ENCOD BULLETIN OF DRUG POLICIES IN EUROPE
THOSE CRAZY PEOPLE WHO CHANGE THE WORLD
The people who are crazy enough to think they can change the world,
are the ones who do it. – Jack Kerouac
Nine years ago, in 2005, when we realised the first Athens Legalize Cannabis Protestival as part of the Global Marijuana March, everybody thought that we were crazy. Drug consumption and drug policy reform was a taboo issue that was stigmatised by a large part of the Greek society. Nobody wanted to talk about it. Nine years later, in the aftermath of the 9th Legalize Protestival that gathered about 30.000 people, everybody has the feeling that we are crazy enough to change the world around us, slowly but steadily. The drug law reform campaign “Coalition to change drug policies” has reached a peak point this year. Unfortunately the politicians did not manage to take a leap of faith and support a substantial and progressive policy reform. Greek society, though, is ready for it.
The antiprohibition movement is more than 25 years old in Greece and in 2013 we almost achieved a historic victory. We almost achieved a victory because we believed for a second that the politicians would for once take a decision based on scientific data and best practices in the EU, instead of ideology and moral panic. Unfortunately we were mistaken. The new drug law (4139/2013) that was introduced in the beginning of 2013 does not decriminalize drug use, although the initial draft law that was introduced in 2011 in the Greek Parliament was calling for it. After two long years of deliberation, campaigning and redrafting, the new law was weakened dramatically by the conservative political spectrum that holds a fragile majority in the Greek parliament at the moment.
As a result, drug users are still considered as criminals facing 5 months imprisonment for possession and personal use of drugs, although they have secured the right to treatment. If you are an opiate user you can go to rehab instead of prison, but if you are a cannabis user you have to declare to the public prosecutor and the judge that it is your first time. If not, you will be punished and obliged to buy your freedom in the end, with your criminal record marked even for one gram. Only if you are lucky, you will not spend a night in detention.
Moreover, the new law does not specify quantities for personal use, making the implementation of the law open to personal judgements. Self-cultivation and possession of cannabis plants justified for personal use are treated with the same punishment, i.e. 5 months imprisonment (previously 1 year if personal use was justified, or 10 years if personal use was not justified).
Although there was a minor rationalization of the penal punishments, according to EU law (Council Framework Decision 2004/757/JHA), Greece still has one of the toughest regimes in penalizing drug trafficking, with penalties ranging from 10 years to life imprisonment. One of the positive aspects of the new law is that it finally declassifies hemp from the illegal substances and paves the way for its legal cultivation and processing.
Unfortunately the new law missed a historic chance to set the basis for a fair, just, humane and efficient drug policy during a period of a multidimensional crisis that has worsened living conditions for drug users and pushes more people into problematic use and criminality. The new law does not tackle corruption or excessive use of funds for law enforcement instead of treatment. Neither does it address reduction of harm or criminality. The new law will potentially contribute to the temporary decongestion of prisons, but certainly will not contribute to the de-stigmatization of users or the safeguarding of public health. The legislator and the state still consider that the use of substances and the dependence on them is an issue of public security and policing rather than an issue of public health and dignity. This is why we still spend in Greece 80% of the total drug related funds on law enforcement and only 20% on treatment and prevention.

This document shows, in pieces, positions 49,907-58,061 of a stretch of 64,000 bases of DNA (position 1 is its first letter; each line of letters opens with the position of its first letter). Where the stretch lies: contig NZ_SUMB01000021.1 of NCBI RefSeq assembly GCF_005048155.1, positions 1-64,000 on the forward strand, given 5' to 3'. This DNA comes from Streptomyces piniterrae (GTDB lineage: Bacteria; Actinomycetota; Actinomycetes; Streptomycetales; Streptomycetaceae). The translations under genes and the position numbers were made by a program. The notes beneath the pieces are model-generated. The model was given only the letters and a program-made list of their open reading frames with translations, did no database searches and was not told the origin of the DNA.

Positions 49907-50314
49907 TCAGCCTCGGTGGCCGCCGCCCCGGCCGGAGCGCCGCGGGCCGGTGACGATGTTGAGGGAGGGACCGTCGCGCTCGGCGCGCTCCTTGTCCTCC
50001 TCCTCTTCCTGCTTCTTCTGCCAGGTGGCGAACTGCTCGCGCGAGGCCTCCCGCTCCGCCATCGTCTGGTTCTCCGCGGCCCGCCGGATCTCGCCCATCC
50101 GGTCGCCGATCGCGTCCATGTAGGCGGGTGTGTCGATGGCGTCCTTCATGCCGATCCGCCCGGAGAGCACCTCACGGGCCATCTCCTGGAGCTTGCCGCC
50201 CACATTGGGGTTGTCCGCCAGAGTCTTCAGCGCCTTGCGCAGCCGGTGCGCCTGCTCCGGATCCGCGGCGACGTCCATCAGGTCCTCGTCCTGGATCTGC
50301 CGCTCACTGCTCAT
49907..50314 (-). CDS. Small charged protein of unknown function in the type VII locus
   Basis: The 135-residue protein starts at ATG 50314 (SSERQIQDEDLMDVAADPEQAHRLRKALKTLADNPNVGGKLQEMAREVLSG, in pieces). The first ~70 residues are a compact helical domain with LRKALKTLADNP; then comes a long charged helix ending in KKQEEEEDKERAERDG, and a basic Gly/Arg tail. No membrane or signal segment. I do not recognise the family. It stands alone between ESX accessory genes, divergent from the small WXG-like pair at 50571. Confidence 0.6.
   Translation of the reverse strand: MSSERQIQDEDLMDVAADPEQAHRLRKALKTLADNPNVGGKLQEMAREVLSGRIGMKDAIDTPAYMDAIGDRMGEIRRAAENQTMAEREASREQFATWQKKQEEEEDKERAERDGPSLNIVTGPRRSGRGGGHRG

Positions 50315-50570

On the other hand, we did not miss our chance to raise awareness and heat up the public debate on the issue. Our festival and campaign gathered quite some media attention this year, both positive and negative. The fact that we realized three international events with 12 distinguished speakers from various EU countries and 12 highly acclaimed Greek speakers, as well as the fact that four political parties support our campaign gave rise to an increased media and public support that cannot be ignored. We managed to spread widely our message that users are not criminals. Criminal are the prohibitive and repressive policies that do not tackle supply and demand, but rather increase corruption, illegality, harm and the profits of organized crime.
Until the truth shines, which is the best prevention, we will continue to cultivate our rights and freedoms.
By Michalis Theodoropoulos, ENCOD SC, Greece
News from the secretariat
From 21 to 23 June, the General Assembly will take place in Bermeo, Spain. The three main issues in this assembly will be the election of a new Steering Committee, the formation of a European platform of Cannabis Social Clubs and the next step towards the establishment of an Authentic Civil Society Forum on Drug Policies in Europe.
In the coming weeks, more information on these issues will be made available to all members. If you cannot attend the GA in Bermeo, you may be able to follow a live streaming of the event on the Internet (please let us know if you want to receive the instructions to attend this live streaming). Encod members who cannot participate can give their mandate to vote to another member who will be at the GA, through a message to the secretariat.
This is Encods bulletin nr. 100. We thank everyone who has made this achievement possible.